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The Demise of the Identity Hypothesis and the Insufficiency and Nonnecessity of Contour Relatability in Predicting Object Interpolation
 

Summary: COMMENTS
The Demise of the Identity Hypothesis and the Insufficiency and
Nonnecessity of Contour Relatability in Predicting Object Interpolation:
Comment on Kellman, Garrigan, and Shipley (2005)
Barton L. Anderson
University of New South Wales
P. J. Kellman, P. Garrigan, and T. F. Shipley's (2005) theory of 3-dimensional object interpolation asserts
that existing data, as well as logical considerations, support the view that an identical contour interpo-
lation process underlies the interpolation of partially camouflaged and partially occluded objects (modal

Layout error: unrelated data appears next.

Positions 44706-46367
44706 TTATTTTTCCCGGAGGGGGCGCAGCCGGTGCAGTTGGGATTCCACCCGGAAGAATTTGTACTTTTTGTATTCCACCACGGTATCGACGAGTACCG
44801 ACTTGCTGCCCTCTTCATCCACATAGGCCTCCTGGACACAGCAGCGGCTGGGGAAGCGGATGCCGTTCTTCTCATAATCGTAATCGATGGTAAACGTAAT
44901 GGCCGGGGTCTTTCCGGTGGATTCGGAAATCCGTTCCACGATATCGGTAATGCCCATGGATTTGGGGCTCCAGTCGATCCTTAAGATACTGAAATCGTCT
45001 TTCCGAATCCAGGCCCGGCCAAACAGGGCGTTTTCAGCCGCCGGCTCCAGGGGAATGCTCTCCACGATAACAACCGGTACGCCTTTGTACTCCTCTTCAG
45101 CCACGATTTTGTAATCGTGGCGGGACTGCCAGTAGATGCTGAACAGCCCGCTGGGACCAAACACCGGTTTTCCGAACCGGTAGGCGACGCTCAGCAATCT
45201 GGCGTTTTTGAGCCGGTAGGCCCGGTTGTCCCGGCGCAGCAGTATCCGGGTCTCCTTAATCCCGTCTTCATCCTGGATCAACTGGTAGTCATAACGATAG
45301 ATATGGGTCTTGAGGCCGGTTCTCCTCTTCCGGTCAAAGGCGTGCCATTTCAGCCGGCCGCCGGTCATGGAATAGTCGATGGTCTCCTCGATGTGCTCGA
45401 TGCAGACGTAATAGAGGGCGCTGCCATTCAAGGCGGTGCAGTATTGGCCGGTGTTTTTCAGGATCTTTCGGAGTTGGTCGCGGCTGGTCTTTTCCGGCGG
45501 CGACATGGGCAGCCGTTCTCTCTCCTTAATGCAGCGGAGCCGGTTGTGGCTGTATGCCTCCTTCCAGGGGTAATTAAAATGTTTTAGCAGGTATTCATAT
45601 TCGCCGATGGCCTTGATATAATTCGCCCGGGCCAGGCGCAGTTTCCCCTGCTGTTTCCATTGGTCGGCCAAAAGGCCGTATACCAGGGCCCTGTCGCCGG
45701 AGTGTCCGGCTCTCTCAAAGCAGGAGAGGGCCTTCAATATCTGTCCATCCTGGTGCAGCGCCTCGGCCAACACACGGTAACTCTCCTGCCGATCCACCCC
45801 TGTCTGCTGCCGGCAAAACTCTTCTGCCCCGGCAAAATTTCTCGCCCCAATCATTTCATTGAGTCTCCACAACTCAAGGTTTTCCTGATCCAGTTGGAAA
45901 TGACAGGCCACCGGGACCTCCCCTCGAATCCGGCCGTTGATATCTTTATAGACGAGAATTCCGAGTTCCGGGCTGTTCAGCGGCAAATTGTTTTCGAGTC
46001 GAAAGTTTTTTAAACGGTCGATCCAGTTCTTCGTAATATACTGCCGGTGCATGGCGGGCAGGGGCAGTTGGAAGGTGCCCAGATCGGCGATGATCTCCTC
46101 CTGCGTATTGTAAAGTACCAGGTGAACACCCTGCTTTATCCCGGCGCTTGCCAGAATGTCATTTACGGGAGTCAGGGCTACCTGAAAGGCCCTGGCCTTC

completion and amodal completion, respectively). Here, the author argues that recent data show that this
theory is incorrect and that the logical arguments offered in support of the identity hypothesis depend on
specific unverified models of the phenomena in question. Alternative explanations of these effects are
developed to show that such phenomena do not logically implicate an identity hypothesis and, in some
cases, provide strong evidence against the identity hypothesis. Finally, the author describes several
completion phenomena that reveal that the relatability criteria embodied in Kellman et al.'s model are
neither necessary nor sufficient for understanding the interpolation processes the model was designed to
explain.
Keywords: completion, filling in, depth, occlusion
In a recent article, Kellman, Garrigan, and Shipley (2005) pro-
posed a simple three-dimensional (3D) extension of the model that

  

Source: Anderson, Barton L. - School of Psychology, University of Sydney

 

Collections: Biology and Medicine